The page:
IT took more than 70 years to receive it but Edwin Leadbetter said that finally being honoured for his role in the Arctic convoys had left him "over the moon."

Edwin, 92, was almost left behind in the honours for the Arctic Star and the prestigious Ushakov Medal for his services to Russia in the hazardous voyages as the Ministry of Defence reportedly decided his ship was not eligible.

But now the hero of the Arctic convoys in the Second World War who almost missed out on a medal because he was one degree too far south has finally been officially honoured.

Edwin's shipmates have received medals despite being on the same ship during voyages dubbed "the most dangerous journey in the world" by Winston Churchill.

His family hit out at the snub, defence chiefs are have performed a U-turn - and yesterday he finally received the Arctic Star, the Arctic emblem and his veteran's badge, from Captain Chris Smith in a ceremony at the Govan shipyard.

He has also been called to the Russian Consulate in Edinburgh next month where he could receive the Ushakov medal.

Edwin, who is a great grand father, said: "It has been a long wait, but I'm over the moon."

Liz McKenna, Edwin's daughter, said: "He applied years ago but the MoD said his ship was one degree of latitude out and so he didn't qualify for the medals. It's rubbish, as the ship was heavily involved in the Arctic convoys."

"But he is over the moon to finally get it. He was very proud and the Navy were lovely to him.

"They even presented him with a bottle of limited edition Arctic convoy whisky. It was a lovely day and he is as proud as punch."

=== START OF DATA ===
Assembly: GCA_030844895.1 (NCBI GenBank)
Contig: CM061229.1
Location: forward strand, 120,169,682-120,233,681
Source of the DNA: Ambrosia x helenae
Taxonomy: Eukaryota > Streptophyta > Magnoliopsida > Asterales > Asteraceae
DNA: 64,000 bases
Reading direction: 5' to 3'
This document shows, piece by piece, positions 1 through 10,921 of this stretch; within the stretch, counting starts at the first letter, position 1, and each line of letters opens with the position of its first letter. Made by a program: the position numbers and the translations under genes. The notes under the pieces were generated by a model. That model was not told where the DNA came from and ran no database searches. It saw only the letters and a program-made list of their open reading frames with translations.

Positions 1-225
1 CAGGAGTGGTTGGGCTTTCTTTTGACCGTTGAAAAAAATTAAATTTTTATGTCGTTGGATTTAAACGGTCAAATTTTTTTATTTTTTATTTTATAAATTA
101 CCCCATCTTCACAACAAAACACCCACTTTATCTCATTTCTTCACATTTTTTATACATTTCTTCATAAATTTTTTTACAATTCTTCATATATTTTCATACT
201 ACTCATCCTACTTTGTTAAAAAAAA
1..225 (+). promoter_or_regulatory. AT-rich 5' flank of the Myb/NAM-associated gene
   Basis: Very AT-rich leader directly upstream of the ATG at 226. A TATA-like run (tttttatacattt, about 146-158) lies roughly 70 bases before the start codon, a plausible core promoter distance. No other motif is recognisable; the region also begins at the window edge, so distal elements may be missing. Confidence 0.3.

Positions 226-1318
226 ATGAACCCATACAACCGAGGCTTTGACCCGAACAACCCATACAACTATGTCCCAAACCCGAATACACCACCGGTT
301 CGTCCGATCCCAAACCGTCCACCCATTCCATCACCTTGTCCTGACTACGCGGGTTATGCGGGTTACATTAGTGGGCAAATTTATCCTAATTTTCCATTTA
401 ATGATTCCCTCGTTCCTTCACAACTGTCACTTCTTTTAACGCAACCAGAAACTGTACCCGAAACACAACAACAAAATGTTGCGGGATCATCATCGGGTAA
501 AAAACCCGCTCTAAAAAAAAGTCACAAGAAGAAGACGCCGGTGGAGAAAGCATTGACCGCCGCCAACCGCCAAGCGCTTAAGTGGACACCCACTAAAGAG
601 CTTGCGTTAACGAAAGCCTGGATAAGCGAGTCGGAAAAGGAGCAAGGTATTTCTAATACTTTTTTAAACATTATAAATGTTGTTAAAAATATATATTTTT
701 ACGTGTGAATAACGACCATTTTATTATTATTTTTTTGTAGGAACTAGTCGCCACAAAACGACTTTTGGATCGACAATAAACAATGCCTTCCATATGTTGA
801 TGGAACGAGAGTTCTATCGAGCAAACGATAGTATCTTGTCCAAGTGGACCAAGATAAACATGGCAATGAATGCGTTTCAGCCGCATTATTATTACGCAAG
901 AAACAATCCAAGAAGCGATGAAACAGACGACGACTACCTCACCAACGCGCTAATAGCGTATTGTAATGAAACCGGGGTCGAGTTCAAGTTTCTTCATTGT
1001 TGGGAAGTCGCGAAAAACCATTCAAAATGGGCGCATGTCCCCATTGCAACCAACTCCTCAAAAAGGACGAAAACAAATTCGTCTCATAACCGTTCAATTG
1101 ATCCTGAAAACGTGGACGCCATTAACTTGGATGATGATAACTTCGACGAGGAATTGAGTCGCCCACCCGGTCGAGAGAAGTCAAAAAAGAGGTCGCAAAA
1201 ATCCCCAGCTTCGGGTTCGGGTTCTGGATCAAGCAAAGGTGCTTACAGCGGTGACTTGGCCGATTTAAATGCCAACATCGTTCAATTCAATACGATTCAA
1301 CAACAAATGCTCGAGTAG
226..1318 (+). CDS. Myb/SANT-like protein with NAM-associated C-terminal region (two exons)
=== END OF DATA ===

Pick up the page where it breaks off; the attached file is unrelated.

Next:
The news comes after Edwin's shipmate George Barker, who also served on the anti-submarine escort carrier HMS Fencer, got the Ushakov medal three years ago. George died a week after receiving his medal.

Edwin, from Glasgow, served in the Navy from October 1943 until February 1947.

He served on HMS Fencer from March to October 1944, providing cover for convoys and for attacks on German battleship Tirpitz.

More than 3,000 seamen died during the Arctic missions to keep supply lines open to Soviet ports as they fought Hitler's armies.

After Germany invaded the Soviet Union in June 1941, Soviet leader Joseph Stalin demanded help from Britain and its allies.

The most direct route was by sea around north Norway to the ports of Murmansk and Archangel.

The route passed through a narrow funnel between the Arctic ice pack and German bases in Norway and was very dangerous.

Many of the convoys were attacked by German submarines, aircraft and warships.

Conditions were among the worst suffered by any Allied sailors.

As well as the Germans, they faced extreme cold, gales and pack ice.

The loss rate for ships was higher than any other Allied convoy route.

In 2010 Russia honoured 30 Scottish veterans who transported vital supplies by sea during the Second World War.

They were presented with a medal in Edinburgh to mark the 65th anniversary of the end of the conflict.

A new festival called the Arctic Convoys that operated from Loch Ewe, near Poolewe in Wester Ross, to Russia with supplies of food and weapons to help it fight invading German forces.

The Loch Ewe World War Two Festival 75 years since the first of those convoys last month.

Veterans of the convoys and representatives from Russia and the USA attended the festival's events.

These included a memorial service at Rubha Nan Sasan at the head of Loch Ewe and the site of defences during the war.

Mrs McKenna added: "I grew up listening to tales of the convoys, dad would often talk about them but rarely outside of the family circle.

"They are amazing stories and I will never get bored of hearing about them. They were all heroes."